So the secret to success is to realize that there isn’t a secret. Everywhere you look, you will find something that needs to be done competently. For everything you do that doesn’t measure up, you will have to make up ground in other places, keeping in mind that one success is less than or equal to one failure and that the sum of your successes must be greater than or equal to the sum of your failures.

If it’s not, then you probably just crash landed.

15 Comments

  1. BizSugar.com on March 16, 2010 at 7:45 am

    The Single, Most Important Secret to Success…

    Being successful isn’t so much about doing one thing right. It’s about doing more things right than you do wrong….



  2. Andrew J Scott on March 16, 2010 at 8:17 am

    The analogy is sound, especially in so far as mistakes which might cause a company to fail.

    One mistake rarely means a company will fail, but a number in a row may well do.

    This is, almost without exception, the same for plane accidents. One of the best known crashes in recent years was Concorde. Urban myth maintains that it was the metal from an American DC10 which was run over, jumped up and punctured an under wing fuel tank. That did happen, but what the official reports didn’t highlight were that also 1) the plane was carrying too much fuel (it was overweight, that means slower acceleration down the runway, harder to climb to a safe altitude) 2) it was overloaded with luggage (overweight again, see previous) 3) the maintenance team had left critical guide runners off the undercarriage so the plane skewed left down the runway on take off (lower speed, more dangerous, see previous) 4) Air France had not fitted the new improved tougher tyres to their Concorde’s that British Airways had.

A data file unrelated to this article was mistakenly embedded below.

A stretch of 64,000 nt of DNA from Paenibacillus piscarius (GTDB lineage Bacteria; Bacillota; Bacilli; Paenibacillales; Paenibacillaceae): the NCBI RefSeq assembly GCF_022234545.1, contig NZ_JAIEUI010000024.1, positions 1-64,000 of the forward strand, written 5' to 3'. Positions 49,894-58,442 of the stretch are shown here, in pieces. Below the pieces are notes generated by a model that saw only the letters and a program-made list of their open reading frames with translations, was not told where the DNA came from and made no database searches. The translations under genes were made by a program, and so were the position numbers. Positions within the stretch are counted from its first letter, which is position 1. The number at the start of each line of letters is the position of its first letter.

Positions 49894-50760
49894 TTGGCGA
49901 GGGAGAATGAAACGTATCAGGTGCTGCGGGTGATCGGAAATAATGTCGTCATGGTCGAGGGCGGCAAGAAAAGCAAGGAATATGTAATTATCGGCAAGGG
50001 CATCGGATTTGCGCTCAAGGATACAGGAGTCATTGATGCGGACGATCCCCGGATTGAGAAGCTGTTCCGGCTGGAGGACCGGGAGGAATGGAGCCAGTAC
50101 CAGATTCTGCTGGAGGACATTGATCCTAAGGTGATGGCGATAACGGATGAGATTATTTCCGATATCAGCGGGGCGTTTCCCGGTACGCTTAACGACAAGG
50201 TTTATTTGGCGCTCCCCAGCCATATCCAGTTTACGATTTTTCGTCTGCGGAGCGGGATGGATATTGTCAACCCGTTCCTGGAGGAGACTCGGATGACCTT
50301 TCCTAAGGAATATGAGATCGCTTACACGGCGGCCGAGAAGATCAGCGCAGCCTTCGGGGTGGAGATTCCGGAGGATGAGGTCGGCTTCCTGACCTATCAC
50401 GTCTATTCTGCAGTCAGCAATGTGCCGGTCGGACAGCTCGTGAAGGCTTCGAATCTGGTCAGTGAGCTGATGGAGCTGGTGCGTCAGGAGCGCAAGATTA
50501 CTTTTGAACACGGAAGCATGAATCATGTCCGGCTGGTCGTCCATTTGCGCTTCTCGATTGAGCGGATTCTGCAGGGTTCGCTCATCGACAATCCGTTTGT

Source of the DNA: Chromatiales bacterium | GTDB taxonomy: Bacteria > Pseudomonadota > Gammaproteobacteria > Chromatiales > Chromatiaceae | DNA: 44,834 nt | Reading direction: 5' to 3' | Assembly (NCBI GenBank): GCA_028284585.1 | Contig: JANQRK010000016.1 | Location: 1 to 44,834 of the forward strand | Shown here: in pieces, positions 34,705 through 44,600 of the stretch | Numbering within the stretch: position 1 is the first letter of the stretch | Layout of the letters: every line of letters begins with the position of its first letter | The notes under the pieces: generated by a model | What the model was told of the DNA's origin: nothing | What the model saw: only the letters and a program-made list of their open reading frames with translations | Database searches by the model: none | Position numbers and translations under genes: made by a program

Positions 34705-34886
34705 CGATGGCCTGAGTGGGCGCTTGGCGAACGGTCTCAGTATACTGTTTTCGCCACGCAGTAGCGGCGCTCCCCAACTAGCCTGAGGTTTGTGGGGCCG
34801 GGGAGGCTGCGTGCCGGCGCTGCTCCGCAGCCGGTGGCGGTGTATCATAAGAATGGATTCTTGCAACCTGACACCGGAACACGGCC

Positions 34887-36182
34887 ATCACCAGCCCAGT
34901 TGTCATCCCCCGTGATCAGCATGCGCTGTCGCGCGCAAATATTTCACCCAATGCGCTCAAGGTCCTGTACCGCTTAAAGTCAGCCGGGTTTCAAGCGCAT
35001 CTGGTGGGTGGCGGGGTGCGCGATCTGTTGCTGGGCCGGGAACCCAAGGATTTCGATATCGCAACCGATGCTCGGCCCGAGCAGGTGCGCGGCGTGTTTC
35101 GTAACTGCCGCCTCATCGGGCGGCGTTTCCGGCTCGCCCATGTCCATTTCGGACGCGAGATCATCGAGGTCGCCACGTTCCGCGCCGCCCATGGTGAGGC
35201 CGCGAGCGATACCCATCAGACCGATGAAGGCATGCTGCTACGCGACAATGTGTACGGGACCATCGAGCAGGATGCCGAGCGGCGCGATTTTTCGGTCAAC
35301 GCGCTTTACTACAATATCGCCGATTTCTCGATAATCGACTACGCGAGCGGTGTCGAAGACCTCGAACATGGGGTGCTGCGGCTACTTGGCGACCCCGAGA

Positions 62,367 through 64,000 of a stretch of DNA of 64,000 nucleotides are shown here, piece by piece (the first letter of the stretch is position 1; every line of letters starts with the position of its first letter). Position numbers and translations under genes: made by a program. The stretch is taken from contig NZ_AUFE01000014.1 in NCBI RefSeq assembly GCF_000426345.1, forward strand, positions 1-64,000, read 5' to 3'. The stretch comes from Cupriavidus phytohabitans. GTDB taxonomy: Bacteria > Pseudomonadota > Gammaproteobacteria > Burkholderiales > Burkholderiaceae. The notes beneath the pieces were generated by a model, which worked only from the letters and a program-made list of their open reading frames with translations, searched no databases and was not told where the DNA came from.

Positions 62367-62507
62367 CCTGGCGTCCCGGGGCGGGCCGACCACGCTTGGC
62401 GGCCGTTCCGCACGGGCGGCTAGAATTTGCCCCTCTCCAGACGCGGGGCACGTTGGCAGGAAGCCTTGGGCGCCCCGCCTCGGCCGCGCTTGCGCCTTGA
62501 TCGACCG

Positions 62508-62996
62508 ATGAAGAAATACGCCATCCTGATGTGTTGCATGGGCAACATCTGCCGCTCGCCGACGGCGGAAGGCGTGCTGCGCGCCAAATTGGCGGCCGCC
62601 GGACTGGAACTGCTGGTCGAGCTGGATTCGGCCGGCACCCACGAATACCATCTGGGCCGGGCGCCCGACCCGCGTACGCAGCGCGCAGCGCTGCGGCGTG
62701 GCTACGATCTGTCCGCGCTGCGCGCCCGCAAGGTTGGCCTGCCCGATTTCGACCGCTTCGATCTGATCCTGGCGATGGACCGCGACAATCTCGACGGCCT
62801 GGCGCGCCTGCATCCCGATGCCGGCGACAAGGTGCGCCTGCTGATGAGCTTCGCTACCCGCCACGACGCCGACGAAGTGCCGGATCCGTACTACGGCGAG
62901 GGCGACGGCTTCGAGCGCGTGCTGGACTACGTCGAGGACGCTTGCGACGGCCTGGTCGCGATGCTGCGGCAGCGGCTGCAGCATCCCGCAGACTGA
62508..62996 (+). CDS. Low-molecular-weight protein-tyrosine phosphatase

Only now do we see the real picture. Had one or all of these other errors not occurred, the Concorde might well have been able to climb clear and ultimately land, on 3 or even 2 engines of its 4.

    So very rarely is one error or even one human error the cause of a fatal accident. In nearly all cases it is a whole chain of problems or bad decisions, usually 4 or 5, which culminate in a crash.

    The same is true with business. So next time you make a mistake, don’t fret or self harm- just learn from it and try to prevent similar situations.

    In summary my belief is to capitalise on your mistakes; with every cloud there really is a silver lining- its just we cant always see it at the time.



  3. Dave Rodenbaugh on March 16, 2010 at 9:15 am

    Nice article Mike…and I totally agree. There is no spoon. 🙂



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  5. wanzo gonzales on March 16, 2010 at 11:58 am

    Andrew J Scott:

    Only the 4th option was the reason for the failure of Concorde.

    It was a design mistake, engines being placed behind the tires that caused that catastrophical accident. Peaces of flat-tire went into the air-inlet of the jet-engine and that was it.

    Because it was a basic design mistake, all the Concordes are taken out of operation.



  6. uberVU - social comments on March 16, 2010 at 2:11 pm

    Social comments and analytics for this post…

    This post was mentioned on Twitter by Tech_Blend: The Single, Most Important Secret to Success http://goo.gl/KdqB



  7. […] things to get right but more importantly focusing on the most important things to get right. He explains in this post and sums it up nicely. The sum of your successes should be greater than the sum of your failures. […]



  8. James Voss on September 11, 2010 at 12:21 am

    Very good story!



  9. Ruben Berenguel on September 11, 2010 at 4:29 am

    I like this analogy. Most complex one-man (or woman, of course, and by one I mean a small set of people) can be reduced to this example: you need to “average good or better”, but can be just average in some aspects without too many consequences. Of course, in the long run these “average” or “below average” problems need to be solved, or you end out of business… Or end up being bought before the buyer realises them.